Japan's real gross domestic product (GDP) grew an annualized 4 percent in the April-June period from the previous quarter. This marked positive GDP growth for the country for six consecutive quarters, but the latest figure stands out compared to the previous annual growth rate of 1-2 percent.
The leading factor for the 4-percent growth was a spike in consumption, which had remained flat. Japan's economic growth had been supported by exports, but a country can be easily affected by the economies of other nations when relying too much on foreign demand. For stable growth, a domestic demand-led economy is favorable, which is also the goal of Prime Minister Shinzo Abe's economic policy mix dubbed "Abenomics" -- thereby the administration aspires to achieve a positive growth cycle.
The Abe government's prowess in establishing the foundations for economic growth led by domestic spending is being tested.
A dominant view among economists, however, is that the growth in spending is temporary. While home appliance sales were brisk in the April-June period, this could be attributed to the fact that home electronic products bought in bulk due to economic stimulus measures after the 2008 global financial crisis now need to be replaced. Good weather in that period also contributed to strong spending on leisure activities and dining out at restaurants.
When these factors are excluded, it is believed that the budget-minded spending behavior among consumers has remained persistent. This is because of slow wage growth. If spending was recovering on a full scale, prices should also go up, but the inflation rate remains at the zero-percent level.
Furthermore, it is forecast that the July-September growth will slow down due to the negative effects of bad weather this summer on spending on leisure and other activities. Unless GDP figures are supported by a solid economic base, they are easily swayed by temporary factors.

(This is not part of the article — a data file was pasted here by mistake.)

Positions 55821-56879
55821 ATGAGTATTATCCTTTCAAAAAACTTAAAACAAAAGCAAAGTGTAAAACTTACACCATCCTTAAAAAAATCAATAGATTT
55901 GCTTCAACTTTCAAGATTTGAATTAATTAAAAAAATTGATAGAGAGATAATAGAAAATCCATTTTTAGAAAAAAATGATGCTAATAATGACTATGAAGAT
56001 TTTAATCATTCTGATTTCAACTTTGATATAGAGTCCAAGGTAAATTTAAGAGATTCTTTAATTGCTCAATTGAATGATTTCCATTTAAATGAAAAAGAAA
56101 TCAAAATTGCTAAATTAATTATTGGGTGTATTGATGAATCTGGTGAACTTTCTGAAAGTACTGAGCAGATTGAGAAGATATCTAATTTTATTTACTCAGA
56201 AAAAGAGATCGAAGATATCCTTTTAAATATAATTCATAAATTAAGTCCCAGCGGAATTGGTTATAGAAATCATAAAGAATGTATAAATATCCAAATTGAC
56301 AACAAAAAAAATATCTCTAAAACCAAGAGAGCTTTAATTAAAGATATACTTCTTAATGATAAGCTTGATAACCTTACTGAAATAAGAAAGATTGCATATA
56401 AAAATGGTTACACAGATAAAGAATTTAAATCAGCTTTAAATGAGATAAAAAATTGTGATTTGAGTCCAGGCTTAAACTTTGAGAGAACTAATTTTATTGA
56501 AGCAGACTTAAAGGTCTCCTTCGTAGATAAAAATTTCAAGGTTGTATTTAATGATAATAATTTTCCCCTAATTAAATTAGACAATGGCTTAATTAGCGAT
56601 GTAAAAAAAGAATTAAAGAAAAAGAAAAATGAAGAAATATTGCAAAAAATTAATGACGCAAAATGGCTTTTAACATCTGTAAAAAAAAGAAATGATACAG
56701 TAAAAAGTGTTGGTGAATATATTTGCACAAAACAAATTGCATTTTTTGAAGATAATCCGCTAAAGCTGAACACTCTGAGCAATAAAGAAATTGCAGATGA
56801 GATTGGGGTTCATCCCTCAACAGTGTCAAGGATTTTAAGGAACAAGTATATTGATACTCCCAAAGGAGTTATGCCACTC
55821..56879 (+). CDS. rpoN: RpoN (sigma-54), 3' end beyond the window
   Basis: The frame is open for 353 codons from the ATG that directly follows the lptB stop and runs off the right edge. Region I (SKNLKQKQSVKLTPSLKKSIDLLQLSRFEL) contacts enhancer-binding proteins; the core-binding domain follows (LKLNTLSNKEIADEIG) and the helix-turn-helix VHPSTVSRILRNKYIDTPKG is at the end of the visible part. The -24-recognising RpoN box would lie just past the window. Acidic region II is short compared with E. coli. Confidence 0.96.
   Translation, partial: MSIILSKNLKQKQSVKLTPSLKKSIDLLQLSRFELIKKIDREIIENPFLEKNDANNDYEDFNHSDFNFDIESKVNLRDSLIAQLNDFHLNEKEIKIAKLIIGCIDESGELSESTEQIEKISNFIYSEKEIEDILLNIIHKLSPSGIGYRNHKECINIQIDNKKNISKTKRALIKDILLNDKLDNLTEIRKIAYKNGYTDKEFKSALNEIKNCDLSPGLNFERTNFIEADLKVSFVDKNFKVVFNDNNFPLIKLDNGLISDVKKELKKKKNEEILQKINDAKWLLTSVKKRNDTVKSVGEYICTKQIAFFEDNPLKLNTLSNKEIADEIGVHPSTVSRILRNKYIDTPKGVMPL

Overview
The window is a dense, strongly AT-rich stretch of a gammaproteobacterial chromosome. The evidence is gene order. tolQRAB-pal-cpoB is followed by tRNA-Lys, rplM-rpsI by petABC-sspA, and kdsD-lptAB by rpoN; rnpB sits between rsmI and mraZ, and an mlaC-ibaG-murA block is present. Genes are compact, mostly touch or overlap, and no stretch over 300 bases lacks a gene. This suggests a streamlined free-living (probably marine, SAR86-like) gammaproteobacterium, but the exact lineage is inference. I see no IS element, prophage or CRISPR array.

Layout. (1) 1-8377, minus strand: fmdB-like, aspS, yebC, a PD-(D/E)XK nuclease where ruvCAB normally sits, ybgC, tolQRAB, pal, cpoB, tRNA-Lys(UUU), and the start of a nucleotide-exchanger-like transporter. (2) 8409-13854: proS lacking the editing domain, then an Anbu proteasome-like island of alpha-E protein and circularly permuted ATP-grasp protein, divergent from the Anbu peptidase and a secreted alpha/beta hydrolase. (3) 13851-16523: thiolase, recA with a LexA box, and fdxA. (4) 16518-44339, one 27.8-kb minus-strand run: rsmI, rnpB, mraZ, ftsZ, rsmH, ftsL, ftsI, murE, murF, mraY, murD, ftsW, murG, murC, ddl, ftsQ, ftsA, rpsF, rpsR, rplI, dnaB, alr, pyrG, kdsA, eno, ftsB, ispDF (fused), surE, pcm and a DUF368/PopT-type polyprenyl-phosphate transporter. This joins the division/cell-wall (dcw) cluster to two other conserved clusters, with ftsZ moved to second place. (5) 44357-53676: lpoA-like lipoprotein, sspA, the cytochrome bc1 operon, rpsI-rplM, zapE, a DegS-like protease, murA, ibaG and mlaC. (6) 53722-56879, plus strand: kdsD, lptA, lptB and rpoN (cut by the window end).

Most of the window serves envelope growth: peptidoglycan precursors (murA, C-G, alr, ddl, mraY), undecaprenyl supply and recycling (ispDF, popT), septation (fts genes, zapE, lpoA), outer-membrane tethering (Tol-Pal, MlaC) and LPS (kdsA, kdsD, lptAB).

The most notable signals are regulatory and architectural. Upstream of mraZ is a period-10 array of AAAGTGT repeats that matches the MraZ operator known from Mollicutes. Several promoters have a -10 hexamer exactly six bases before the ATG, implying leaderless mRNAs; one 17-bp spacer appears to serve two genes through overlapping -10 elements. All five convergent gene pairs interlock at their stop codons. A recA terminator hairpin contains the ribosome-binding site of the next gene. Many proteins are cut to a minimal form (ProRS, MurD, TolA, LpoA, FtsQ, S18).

Japan can only achieve a less than 1 percent potential growth rate even if economy-driving factors such as labor, production capacity and technology are put into full use. Four-percent growth is far above the country's actual capacity and too good to be true. The government has set a growth target of 2 percent or higher. There is a need to raise the level of the potential growth rate through reforms.
It has been over four and a half years since the Abe administration launched its Abenomics policy measures. While this should have been enough time to execute reforms, the government has prioritized immediate issues. Last year, Prime Minister Abe postponed the consumption tax hike that had been scheduled for April 2017, saying that Japan's economy needed to be bolstered before raising the sales tax. Unless stable resources to support Japan's aging society are secured, public anxiety over social security will not be removed, and consumers will keep their purse strings tight.
Japan's population is shrinking and so is its domestic market. Companies are reluctant to raise wages if they cannot picture growth. As resources are limited, the government should prioritize budget allocation to measures to increase the birthrate. In addition, deregulation is important for firms to enter growing industries.
Reforms are sometimes accompanied by pain. At the same time, this is Japan's first positive GDP growth for six consecutive quarters in 11 years. Such a stable economic environment should be taken as an opportunity to boost reforms.